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medrxiv; 2022.
Preprint in English | medRxiv | ID: ppzbmed-10.1101.2022.06.06.22275866


Wastewater-based epidemiology (WBE) has been extensively used during the COVID-19 pandemic to detect and monitor the spread of the SARS-CoV-2 virus and its variants. It has also proven to be an excellent tool to complement and support insights gained from reported clinical data. Globally, many groups have developed bioinformatics pipelines to analyse sequencing data from wastewater. Accurate calling of mutations from RNA extracted from wastewater samples is key in supporting clinical data to make informed decisions on the prevalence of variants, as well as in the use of WBE as a molecular surveillance tool. However, wastewater samples can be challenging to extract and sequence, and performance of variant-calling algorithms in this context has, so far, not been investigated. Analysis of the data and assignment of circulating variants depends heavily on the accuracy of the variant caller, particularly given the degraded nature of the viral RNA and the heterogeneous nature of metagenomic samples. To address this, we compared the performance of six variant callers (VarScan, iVAR, GATK, FreeBayes, LoFreq and BCFtools), used widely in bioinformatics pipelines, on 19 synthetic samples with a known mix of three different SARS-CoV-2 variant genomes (Alpha, Beta and Delta), as well as 13 wastewater samples collected in London between the 15 th and 18 th December 2021. Using the Quasimodo benchmarking tool to compare the six variant callers, we assessed the fundamental parameters of recall (sensitivity) and precision (specificity) in confirming the presence of a variant within the population. Our results show that BCFtools, FreeBayes and VarScan called the expected mutations with higher precision and recall than iVAR or GATK, although the latter identified more expected defining mutations. LoFreq gave the least reliable results due to the high number of false positive mutations detected, resulting in lower precision. Similar results were obtained for both the synthetic and wastewater samples.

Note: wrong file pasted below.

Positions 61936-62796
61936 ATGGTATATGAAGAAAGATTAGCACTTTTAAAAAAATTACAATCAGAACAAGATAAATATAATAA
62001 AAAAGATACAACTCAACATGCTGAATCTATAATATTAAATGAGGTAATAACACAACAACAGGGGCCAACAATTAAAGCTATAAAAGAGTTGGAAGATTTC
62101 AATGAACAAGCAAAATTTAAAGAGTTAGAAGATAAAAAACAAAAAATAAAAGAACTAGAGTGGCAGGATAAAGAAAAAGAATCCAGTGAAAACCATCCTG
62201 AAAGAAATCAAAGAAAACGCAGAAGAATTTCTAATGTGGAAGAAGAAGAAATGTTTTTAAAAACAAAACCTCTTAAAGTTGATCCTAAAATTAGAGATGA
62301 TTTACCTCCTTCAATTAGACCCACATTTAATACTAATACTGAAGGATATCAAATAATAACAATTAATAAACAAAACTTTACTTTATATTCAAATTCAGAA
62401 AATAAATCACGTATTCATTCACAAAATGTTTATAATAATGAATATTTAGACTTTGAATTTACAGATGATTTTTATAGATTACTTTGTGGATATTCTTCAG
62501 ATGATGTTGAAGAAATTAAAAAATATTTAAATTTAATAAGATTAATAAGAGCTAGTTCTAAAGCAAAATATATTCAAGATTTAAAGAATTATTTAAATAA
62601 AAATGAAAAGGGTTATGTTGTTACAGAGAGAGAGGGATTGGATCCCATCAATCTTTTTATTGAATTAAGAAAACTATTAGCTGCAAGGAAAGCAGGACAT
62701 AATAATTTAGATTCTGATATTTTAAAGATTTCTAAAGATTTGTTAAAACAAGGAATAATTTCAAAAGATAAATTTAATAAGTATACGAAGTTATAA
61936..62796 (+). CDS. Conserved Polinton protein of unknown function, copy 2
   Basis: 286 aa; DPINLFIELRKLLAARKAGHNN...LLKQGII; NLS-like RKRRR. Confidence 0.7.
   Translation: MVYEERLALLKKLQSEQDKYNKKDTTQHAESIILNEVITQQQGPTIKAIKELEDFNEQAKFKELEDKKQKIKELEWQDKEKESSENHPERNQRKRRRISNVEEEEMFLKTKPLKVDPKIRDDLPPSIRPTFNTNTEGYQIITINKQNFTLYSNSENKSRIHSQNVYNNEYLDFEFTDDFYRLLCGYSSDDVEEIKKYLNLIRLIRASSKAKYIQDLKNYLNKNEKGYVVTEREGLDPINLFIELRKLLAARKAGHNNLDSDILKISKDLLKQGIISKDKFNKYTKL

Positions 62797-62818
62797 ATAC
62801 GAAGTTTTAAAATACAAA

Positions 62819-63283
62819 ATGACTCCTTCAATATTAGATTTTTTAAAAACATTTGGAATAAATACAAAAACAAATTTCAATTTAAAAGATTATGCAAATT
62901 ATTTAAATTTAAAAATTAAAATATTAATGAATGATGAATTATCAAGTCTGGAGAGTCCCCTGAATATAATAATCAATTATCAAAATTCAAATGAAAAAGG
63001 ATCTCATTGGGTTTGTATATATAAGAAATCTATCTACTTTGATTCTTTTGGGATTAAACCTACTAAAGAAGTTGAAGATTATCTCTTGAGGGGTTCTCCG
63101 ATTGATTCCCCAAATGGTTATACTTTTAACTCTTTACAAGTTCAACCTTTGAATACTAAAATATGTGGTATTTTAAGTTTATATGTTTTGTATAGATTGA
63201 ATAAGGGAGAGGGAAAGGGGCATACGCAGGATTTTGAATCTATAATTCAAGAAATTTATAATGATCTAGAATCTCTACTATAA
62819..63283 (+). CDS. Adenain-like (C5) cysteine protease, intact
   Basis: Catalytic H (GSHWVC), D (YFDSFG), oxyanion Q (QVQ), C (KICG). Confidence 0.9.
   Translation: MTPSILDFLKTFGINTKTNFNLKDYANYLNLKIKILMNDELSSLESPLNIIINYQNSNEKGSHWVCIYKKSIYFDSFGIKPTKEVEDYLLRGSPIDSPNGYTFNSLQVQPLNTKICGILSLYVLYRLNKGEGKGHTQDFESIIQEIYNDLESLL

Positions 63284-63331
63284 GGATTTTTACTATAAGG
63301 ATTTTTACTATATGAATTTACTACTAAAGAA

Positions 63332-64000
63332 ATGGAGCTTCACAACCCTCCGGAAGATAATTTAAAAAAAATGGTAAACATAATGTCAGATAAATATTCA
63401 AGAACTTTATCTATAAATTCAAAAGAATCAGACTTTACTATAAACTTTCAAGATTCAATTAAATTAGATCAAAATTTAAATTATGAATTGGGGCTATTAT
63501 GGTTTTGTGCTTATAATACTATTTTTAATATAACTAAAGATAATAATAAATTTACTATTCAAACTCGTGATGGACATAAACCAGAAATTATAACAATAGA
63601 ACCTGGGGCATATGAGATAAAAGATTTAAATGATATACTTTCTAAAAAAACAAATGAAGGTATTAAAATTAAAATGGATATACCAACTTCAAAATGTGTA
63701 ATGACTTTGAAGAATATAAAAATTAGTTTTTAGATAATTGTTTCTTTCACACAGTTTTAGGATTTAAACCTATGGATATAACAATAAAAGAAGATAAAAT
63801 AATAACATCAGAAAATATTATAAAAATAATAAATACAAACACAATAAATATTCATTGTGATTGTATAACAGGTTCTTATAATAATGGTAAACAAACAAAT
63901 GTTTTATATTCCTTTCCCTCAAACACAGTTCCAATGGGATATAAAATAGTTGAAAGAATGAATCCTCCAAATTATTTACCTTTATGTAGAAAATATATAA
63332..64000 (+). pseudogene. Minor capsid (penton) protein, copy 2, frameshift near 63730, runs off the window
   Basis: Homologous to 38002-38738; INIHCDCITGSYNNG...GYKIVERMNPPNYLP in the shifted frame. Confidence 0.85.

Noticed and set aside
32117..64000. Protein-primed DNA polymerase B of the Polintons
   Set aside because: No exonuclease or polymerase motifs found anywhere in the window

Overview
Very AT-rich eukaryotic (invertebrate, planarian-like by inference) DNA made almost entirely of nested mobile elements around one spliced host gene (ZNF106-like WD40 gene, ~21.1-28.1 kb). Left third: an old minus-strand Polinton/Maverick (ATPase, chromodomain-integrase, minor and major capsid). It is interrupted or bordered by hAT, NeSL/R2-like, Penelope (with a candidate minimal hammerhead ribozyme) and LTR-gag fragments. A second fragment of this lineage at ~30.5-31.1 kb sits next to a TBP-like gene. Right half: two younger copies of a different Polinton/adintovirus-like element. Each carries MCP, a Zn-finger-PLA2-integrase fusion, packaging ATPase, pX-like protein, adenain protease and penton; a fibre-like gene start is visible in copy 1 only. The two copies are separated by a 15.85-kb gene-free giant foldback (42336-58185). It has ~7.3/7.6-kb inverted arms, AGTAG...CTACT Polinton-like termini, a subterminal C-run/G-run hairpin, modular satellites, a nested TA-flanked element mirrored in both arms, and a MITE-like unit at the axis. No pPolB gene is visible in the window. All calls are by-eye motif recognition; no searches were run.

medrxiv; 2022.
Preprint in English | medRxiv | ID: ppzbmed-10.1101.2022.02.10.22270799